Spirits Fail to Guide “Ouija”
by Gloria Han
Class of 2016
Undoubtedly, Halloween is the best time of year to release movies of the horror genre. The holiday itself has a connotation of spooks and scares, all of which can be found in an hour and a half of screen time. If created successfully, a scary movie can thrill audiences and keep their hearts racing throughout. Truly terror-inducing films can leave movie-goers sleepless for several nights, at least for those less callous to its effects. However, if made ineffectively, a scary movie is instead quite ridiculous, sometimes to the point that it becomes comical. This leads me to talk about my main subject, the movie “Ouija”, which hit theaters on October 24 and is currently at the top of the box office.
“Ouija” tells the story of high school teenage girl, Laine, and her friends, who take it upon themselves to find out the mystery behind their friend, Debbie’s, suicide. After clues lead Laine to believe that her death was connected to the use of a Ouija board, Laine holds a séance with her friends. Their first attempts lead them to assume that they are communicating with Debbie. However, upon second attempt, they find that their presumptions were incorrect, and everything goes downhill from there.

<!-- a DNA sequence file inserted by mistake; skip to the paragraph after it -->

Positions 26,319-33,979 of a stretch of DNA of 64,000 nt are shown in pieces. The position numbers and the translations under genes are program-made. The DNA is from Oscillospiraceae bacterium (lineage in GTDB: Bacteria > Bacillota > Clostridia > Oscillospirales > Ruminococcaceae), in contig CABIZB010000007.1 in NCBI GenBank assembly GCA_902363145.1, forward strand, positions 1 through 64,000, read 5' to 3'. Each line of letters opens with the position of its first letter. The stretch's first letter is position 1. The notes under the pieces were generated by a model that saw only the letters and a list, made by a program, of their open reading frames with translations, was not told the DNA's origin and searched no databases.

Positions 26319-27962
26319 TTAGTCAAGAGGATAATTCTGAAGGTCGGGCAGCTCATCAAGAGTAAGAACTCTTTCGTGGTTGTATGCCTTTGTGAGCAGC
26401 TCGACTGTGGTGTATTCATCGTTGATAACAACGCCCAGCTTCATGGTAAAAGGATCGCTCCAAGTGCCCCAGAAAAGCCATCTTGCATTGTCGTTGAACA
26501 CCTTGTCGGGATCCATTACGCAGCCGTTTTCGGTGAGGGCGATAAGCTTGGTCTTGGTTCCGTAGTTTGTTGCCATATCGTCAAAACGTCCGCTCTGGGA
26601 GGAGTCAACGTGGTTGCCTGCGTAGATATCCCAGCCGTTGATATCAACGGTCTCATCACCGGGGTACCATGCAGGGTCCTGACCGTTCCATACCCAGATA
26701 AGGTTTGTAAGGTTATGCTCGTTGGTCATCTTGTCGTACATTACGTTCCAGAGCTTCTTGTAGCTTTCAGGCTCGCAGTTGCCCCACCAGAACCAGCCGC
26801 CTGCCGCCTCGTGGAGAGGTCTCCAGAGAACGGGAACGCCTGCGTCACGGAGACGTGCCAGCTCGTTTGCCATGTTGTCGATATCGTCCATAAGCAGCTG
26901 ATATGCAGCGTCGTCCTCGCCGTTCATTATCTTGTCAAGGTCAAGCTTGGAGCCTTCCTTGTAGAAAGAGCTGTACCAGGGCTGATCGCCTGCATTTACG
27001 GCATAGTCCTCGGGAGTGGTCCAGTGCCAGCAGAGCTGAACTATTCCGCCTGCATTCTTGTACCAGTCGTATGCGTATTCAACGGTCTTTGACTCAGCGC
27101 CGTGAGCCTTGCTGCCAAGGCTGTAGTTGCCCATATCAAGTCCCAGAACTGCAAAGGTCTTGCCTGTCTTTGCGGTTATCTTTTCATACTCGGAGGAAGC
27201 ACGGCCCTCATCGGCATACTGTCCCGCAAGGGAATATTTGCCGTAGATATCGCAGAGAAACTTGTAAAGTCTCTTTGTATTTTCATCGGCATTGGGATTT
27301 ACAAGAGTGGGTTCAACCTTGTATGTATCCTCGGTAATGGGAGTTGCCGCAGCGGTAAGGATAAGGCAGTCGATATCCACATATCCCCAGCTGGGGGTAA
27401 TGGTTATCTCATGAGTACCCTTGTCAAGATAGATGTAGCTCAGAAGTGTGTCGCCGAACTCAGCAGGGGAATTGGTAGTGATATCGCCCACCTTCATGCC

It is difficult to pinpoint all the things wrong with the film – there just seems to be so many. The screenplay consists of very clichéd dialogue, and the characters honestly don’t make you sympathize with them. It wasn’t really the fault of the actors – they did the best they could. The cast by the way, includes Olivia Cooke (Bates Motel), Daren Kagasoff (The Secret Life of an American Teenager), Douglas Smith (Percy Jackson: The Sea of Monsters, Big Love), and Bianca A. Santos (The Fosters). A small supporting role is also played by Lin Shaye (A Nightmare on Elm Street, Insidious), who is well known for her appearances in horror movies. There was just nothing that the cast could do to make up for the flaws of the film.
First of all, the film doesn’t exhibit many scares. Other than the typical pop-outs and flashes, the scares don’t amount to very much. Based on the reactions of the large number of young kids sitting in the audience, I wasn’t the only one that was unamused.
Another problem was the film’s very underdeveloped and disappointing back story. A good scary movie always needs an intriguing and creepy background story to contribute to the mystery and terror of the main characters’ current situation. In terms of a standard film, “Ouija” fails as well. The character development throughout is very limited, and almost nonexistent. One would think that the death of a friend would dramatically affect a person’s life, but there is very little change in Laine (Olivia Cooke) from beginning to end, or any other character for that matter.
But, if you’re just looking for a silly scary movie to watch with your friends and laugh about in the end, “Ouija” may be the movie for you.
Ouija is rated PG-13 for violence and horror.